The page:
The new year is now behind us, and we’re looking forward and thinking about what innovations and ideas to expect for the rest of the year. It is safe to say that by the end of 2020 mobile devices will clearly be the preferred browsing platform, as desktop and laptop usage continues to fall as a percentage of visitors’ devices. This will continue to be the case as sites improve their mobile usability and web consumers choose their mobiles as their primary device.
Due to this increasing need to focus on mobile users, the following trends in design are about embracing what works for mobile and bringing those to the desktop.
Minimalism for Mobile
Minimalism has been a popular web design trend in recent years such as the flat coloured tiles of Windows 10 to Google’s Material Design that has been gradually implemented throughout their app suite. Minimalism lends itself to cleaner, clearer user interfaces, which improves audience experience and make content easier to comprehend. Additionally, minimalism often helps with readability by reducing design clutter and emphasising white-space.
Minimalism as an art form came to prominence mid-2oth century in abstract geometric art, architecture, industrial design and commercial typography. The less is more philosophy was greatly influenced by minimalist Japanese aesthetics and the concept of “empty space”.
In modern web design minimalism has been embraced as a guide for providing usable interfaces on mobile devices, given the constraints of screen size and download speeds. Navigational elements such as the “hamburger” icon and off-screen menus will increasingly be carried over to the desktop rather than being a mobile-only view.
Utilising space effectively is also important for users with large screens. Rather than introducing additional elements, being able to scale and work with the available space can find the balance between usability while still seeming to fill the screen.
Working within the constraints of mobile devices will continue to be important over the coming years even as manufacturers introduce new classes of mobile devices with folding screens to increase viewing space.
With the continuing growth in mobile utilisation, presenting a website that is optimised for mobile usage is increasingly important, as users are most likely to look elsewhere than shift to their desktop when using a site that does not present well or is unusable on mobile. Goggle and to a lesser extent other search engines also give preference to websites that perform better on mobile devices and will warn users where the website they are potentially going to visit is not mobile optimised.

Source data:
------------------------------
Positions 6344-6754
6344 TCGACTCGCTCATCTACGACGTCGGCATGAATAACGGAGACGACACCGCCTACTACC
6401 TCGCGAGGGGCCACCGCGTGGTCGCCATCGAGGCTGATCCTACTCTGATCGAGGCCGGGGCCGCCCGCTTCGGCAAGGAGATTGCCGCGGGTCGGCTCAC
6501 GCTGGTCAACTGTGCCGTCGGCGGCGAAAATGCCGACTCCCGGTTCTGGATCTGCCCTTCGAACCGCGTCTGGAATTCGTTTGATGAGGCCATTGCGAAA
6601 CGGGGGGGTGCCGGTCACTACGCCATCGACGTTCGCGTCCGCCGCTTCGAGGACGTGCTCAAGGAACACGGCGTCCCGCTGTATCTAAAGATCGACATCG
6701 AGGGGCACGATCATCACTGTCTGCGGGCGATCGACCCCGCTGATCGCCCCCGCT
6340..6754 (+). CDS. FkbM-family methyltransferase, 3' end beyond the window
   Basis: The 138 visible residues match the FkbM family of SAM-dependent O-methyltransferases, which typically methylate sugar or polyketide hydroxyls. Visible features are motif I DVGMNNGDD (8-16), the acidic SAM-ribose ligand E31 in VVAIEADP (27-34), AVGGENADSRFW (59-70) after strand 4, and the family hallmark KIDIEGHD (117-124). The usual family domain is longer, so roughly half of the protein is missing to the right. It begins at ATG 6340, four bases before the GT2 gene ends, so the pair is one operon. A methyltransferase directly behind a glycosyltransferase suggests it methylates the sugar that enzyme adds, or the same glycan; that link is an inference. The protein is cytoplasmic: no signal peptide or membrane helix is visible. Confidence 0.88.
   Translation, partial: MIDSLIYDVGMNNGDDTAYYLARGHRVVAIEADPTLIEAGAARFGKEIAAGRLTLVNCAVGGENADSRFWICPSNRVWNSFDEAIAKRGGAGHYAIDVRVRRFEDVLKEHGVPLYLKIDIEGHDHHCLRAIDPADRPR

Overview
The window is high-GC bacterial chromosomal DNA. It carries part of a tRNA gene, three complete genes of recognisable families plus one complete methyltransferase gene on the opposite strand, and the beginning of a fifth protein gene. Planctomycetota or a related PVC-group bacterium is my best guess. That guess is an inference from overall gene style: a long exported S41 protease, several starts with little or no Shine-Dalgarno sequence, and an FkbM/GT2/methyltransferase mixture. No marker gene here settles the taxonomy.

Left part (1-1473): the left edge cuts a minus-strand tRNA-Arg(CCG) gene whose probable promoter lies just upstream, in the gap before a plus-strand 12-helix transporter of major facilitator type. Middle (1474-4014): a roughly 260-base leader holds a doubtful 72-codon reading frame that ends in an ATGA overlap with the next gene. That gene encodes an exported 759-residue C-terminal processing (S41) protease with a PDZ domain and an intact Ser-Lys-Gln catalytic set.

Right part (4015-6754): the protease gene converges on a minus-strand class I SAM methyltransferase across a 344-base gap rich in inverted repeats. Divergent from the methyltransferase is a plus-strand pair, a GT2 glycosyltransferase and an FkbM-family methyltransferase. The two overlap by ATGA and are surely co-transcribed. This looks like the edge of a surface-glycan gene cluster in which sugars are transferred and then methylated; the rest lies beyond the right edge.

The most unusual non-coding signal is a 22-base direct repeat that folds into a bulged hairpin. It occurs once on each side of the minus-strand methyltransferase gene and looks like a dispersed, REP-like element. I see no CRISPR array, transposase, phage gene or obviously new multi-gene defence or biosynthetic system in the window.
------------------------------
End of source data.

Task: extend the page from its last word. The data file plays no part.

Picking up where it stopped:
Dark Mode & Neon Glow Design
Dark mode was first introduced to consumers with the release of Mac OS “Mojave” but has it’s roots in the programming community who have had the option of choosing a light on dark theme to reduce eye strain when coding for long hours (particularly late at night).
Using dark backgrounds can make the colours more vivid and draw focus to key elements such as action buttons or highlighted text. When combined with neon glow for a futuristic asthetic the contrast between the background and the bright glowing colours can give the site a 3-dimensional depth that’s not possible with a black on white “printed paper” design.
A similar design concept that is becoming popular is using duotone colours. A duotone site is predominately black and shades of a single colour. This leads to a very striking design that can be particularly effective for brands that use predominately one colour.
Vector Art & Pseudo 3D
While there will always be a place for photographs in a website particularly for locations, products or a business’s key people, designers are now often turning to vector style graphics. Iconography is becoming increasing sophisticated moving from simple icons to denote functions to complex animated line art and hand-drawn style graphics. Also in fashion are colourful clip-art style abstract illustrations that can often be used in place of photographs. Expect to see companies display their products as illustrations or a blend of photograph and either line and solid graphic shapes.
Pseudo 3D and isometric projections are popular design elements that take inspiration from retro games. Utilising simple abstract shapes that can present 3D-like displays to present information in novel unique ways.